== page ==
Students will pay utility bills despite protests – Mahama

The directive for students of public tertiary institutions to pay for their utility bills will take effect from the 2016-17 academic year, despite the widespread protest against it.

According to the Executive Secretary of the National Council for Tertiary Education, Professor Dawuja Mahama, the decision was long overdue and will not be reversed.

Speaking on the Ultimate Breakfast, Prof Mahama told host Prince Minkah that heads of the various public tertiary institutions should begin to psyche their students to accept the reality ahead.

“The management of these institutions, the Vice Chancellors themselves have long ago advocated for some of these measures, and so as the current year is coming, in anticipation of these things coming, I think it would be a wise thing for them to start engaging them on the way forward.

“It wouldn’t be out of place if they started talking right now that look, get prepared, from next academic year, you are likely to pay for this and this is how much you will pay,” Prof. Mahama stated.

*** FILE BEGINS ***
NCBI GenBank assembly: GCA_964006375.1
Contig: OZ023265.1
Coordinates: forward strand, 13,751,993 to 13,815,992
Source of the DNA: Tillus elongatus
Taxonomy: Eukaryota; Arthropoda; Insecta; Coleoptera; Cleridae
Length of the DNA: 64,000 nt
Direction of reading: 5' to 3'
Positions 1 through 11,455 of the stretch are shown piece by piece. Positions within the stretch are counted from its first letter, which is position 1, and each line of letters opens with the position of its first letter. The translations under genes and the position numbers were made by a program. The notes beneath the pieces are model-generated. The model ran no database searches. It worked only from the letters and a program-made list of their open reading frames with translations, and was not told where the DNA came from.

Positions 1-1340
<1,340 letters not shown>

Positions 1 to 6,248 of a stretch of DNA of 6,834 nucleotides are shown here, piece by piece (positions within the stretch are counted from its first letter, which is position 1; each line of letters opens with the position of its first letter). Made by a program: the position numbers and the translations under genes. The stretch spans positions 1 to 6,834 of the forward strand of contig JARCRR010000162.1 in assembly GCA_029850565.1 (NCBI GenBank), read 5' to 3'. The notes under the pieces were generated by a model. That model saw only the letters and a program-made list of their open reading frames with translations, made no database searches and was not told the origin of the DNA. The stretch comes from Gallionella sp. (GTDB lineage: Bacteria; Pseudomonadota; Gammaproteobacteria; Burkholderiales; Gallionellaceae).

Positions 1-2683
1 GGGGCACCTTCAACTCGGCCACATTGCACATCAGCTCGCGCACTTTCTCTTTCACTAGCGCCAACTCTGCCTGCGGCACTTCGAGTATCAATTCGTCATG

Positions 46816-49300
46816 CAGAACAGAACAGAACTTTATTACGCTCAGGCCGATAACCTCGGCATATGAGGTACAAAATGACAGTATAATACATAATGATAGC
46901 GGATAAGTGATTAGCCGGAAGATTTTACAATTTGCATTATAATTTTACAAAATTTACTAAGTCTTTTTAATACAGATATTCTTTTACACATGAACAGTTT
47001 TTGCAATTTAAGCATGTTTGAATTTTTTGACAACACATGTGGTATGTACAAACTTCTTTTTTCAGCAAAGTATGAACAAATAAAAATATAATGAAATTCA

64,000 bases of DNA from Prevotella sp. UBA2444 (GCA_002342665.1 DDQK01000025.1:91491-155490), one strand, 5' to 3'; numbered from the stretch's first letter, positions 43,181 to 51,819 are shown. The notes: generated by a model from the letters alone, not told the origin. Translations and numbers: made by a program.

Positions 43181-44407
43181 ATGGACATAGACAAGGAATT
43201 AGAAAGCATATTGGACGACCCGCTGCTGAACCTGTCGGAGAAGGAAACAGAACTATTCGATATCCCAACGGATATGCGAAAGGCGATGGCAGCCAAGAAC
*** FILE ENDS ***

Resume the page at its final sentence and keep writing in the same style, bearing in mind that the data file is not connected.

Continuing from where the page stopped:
The students have given the government 48 hours to withdraw plans to charge them utility tariffs, but it is unlikely the government will succumb to their request. The students are threatening mass protests across the country starting next week if the government fails to meet their demands.

According to Mahama, “Government’s rationale behind the bills payment by students, will serve as an alternative means to tackle increasing utility debts in public universities and sustain the halls of residence.

“Is it government’s fault that utility bills are so high on campus? I am not too sure it is government’s fault that the bills are that high but when we talk about sustainability, we have advised that as a general policy of providing sustainable for tertiary education, it is important for all the stakeholders to contribute.

“When we talk about stakeholders, we talk about government doing its part, parents and students on one side and industry and then of course the institutions themselves.”

Meanwhile, government said there is no official position on the policy.